2. Exert pressure on Turkey to abolish laws curbing civil liberties. The Kurdish problem began with the birth of Turkish Republic itself, when it established a single Turkish identity for the national Muslim population. As Muslims, Turkey's 12 million Kurds were denied the same cultural rights granted to other minorities, such as, the Jews, Armenians, and Greeks. According to Amnesty International, the State Department and the U.N. Committee on Torture, the Turkish government has often resorted to summary executions and torture. "A tragedy of the human race is going on," said Yasar Kemal, Turkey's best known novelist, "and nobody– neither the U.S. nor Europe pays any attention." Systematic denial of the Kurds' basic human rights and the deliberate policy of discrimination preventing them from sustaining their traditional way of life, gave rise to a resistence movement known as the PKK. For more than fifteen years the PKK led by Ochalan has engaged in violent activities against Turkish targets, causing havoc and tremendous human and material losses. For the Turks to negotiate with the enemy they have been fighting so fiercely for fifteen years would understandably be extremely difficult, given the agony of the loses sustained at the hands of PKK. But then all Turks must honestly ask themselves this question: Is it realistic, or even desirable, to force the Kurds to submission, and erase by brute force their cultural identity when all they seek is to hold onto their cultural heritage and live freely within the Turkish community? The clear but painful answer is surely, "No." It follows that the Turks must finally recognize that the Kurds are a separate and distinct people and that denying them there identity galvanizes rather than weakens Kurdish resolve.

Only ten years ago no one, except a handful, would have dared to suggest that after four decades of intense enmity and bloodshed that claimed the lives of hundreds of thousands of people Israel and the Arab States would gradually make peace. Like some leading Turks today, in relation to the Kurds, Israel's former Prime Minister Golda Meir denied that there was such a people called the Palestinians with a separate identity. But the Palestinians existed, they have fought for and won international recognition regardless of Golda Meir's denial. Their rightful place as a separate people within the community of nations is being established because both Israel and the Palestinians have finally concluded that the alternative to accommodation and reconciliation is too disastrous to contemplate. The Kurdish situation is no less ominous. Unlike the Palestinians, even though the Turkish Kurds have separate identity they are not seeking independence but equal access and equal rights. Turkey must understand that even if it successfully suppresses the Kurdish movement, the next generation of Kurds will rise up. This is why the Turks must now move towards giving the Kurds the opportunity to live their lives in freedom within the Turkish Republic. The government to this end needs to recognize that paying lip service to human rights is not enough. Its Islamic affiliation notwithstanding, Turkey, if it wants be admitted to the European Union, must first demonstrate in words and deeds a commitment to human rights, an issue taken very seriously by the European community. Moreover, Turkey must begin to understand how a policy of inclusion that acknowledges the rights of its Kurdish minority strengthens, rather than weakens, the state.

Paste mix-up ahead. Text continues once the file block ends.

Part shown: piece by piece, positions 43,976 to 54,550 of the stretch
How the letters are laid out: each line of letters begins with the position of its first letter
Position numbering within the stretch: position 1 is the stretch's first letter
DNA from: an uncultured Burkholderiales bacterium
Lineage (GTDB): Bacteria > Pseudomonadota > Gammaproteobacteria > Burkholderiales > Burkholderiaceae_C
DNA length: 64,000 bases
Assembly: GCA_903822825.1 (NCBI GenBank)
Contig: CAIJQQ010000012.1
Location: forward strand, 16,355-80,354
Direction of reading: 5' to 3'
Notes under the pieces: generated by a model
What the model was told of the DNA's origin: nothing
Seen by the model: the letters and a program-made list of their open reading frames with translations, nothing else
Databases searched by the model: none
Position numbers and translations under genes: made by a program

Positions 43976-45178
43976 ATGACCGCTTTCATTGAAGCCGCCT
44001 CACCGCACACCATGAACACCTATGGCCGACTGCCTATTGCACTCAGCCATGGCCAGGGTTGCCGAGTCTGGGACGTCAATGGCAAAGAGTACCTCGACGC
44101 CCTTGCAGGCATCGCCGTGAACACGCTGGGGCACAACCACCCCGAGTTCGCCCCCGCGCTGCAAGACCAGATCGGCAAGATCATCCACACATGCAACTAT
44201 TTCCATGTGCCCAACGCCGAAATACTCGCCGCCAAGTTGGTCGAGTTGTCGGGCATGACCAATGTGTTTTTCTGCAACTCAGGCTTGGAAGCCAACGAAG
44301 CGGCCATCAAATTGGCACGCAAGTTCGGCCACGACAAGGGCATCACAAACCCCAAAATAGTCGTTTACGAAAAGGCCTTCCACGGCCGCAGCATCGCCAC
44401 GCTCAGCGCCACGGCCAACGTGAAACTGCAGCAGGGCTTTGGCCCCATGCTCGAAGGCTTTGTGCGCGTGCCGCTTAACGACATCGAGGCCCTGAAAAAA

The Turkish Republic can put itself on a peaceful course when it faces these truths and begins building confidence in civil organizations, encourages the development of democratic institutions, and establishes a fair judiciary to make Turkey an open society. The army–the custodian of Turkey as a secular democratic state–has yet to recognize that neither the state, on whose behalf it is acting, nor the military itself has any future if the army turns against its own people. The announcement by the PKK of a cease-fire and its readiness to convert the PKK from a movement involved in guerrilla warfare to one focused on political struggle should be seized upon. The army especially should consider this development as a major triumph and be magnanimous in victory.